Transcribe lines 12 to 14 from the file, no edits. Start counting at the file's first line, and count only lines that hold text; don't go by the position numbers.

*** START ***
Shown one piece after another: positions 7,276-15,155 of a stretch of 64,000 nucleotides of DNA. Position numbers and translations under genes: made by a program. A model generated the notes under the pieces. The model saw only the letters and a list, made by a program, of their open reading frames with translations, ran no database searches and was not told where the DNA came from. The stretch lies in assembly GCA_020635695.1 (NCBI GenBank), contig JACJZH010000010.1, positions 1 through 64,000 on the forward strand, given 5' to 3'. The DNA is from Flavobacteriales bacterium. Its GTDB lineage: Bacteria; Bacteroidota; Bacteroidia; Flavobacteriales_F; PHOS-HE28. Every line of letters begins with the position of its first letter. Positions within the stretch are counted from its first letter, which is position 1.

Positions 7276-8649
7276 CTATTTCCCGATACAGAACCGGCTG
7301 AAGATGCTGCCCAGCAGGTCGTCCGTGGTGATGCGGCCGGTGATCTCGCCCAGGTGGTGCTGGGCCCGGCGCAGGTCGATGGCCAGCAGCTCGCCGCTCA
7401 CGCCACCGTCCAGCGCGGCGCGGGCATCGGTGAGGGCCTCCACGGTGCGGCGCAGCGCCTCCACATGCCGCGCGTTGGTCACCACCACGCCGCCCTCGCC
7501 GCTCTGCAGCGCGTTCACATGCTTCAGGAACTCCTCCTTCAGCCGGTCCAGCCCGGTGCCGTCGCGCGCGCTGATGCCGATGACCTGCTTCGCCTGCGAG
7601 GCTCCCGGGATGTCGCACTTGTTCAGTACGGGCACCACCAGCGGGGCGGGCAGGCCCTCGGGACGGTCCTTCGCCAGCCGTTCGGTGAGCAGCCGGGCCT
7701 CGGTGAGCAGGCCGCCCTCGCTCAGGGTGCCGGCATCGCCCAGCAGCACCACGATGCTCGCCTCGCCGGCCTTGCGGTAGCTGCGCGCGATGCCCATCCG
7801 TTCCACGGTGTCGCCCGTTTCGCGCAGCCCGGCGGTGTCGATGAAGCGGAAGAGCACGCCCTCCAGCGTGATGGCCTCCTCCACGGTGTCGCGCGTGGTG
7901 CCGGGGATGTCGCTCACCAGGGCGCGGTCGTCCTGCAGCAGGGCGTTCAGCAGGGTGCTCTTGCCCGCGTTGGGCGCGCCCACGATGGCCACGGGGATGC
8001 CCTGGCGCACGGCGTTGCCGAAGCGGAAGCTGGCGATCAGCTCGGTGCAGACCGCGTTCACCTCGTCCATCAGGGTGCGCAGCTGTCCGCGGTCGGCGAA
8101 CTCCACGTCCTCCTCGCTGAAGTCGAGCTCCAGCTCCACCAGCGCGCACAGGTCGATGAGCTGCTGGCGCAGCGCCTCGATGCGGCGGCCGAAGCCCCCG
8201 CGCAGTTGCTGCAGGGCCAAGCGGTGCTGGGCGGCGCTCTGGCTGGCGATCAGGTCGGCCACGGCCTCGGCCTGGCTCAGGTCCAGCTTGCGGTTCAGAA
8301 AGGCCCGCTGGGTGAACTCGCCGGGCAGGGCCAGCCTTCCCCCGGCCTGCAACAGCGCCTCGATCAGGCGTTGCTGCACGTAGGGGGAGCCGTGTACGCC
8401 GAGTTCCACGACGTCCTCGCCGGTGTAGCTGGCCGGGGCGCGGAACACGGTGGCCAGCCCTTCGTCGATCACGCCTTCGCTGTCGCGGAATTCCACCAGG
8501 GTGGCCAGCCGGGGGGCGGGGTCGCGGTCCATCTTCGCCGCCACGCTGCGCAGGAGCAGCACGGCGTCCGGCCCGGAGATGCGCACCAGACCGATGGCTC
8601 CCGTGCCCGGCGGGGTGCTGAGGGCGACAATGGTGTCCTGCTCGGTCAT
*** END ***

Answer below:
8101 CTCCACGTCCTCCTCGCTGAAGTCGAGCTCCAGCTCCACCAGCGCGCACAGGTCGATGAGCTGCTGGCGCAGCGCCTCGATGCGGCGGCCGAAGCCCCCG
8201 CGCAGTTGCTGCAGGGCCAAGCGGTGCTGGGCGGCGCTCTGGCTGGCGATCAGGTCGGCCACGGCCTCGGCCTGGCTCAGGTCCAGCTTGCGGTTCAGAA
8301 AGGCCCGCTGGGTGAACTCGCCGGGCAGGGCCAGCCTTCCCCCGGCCTGCAACAGCGCCTCGATCAGGCGTTGCTGCACGTAGGGGGAGCCGTGTACGCC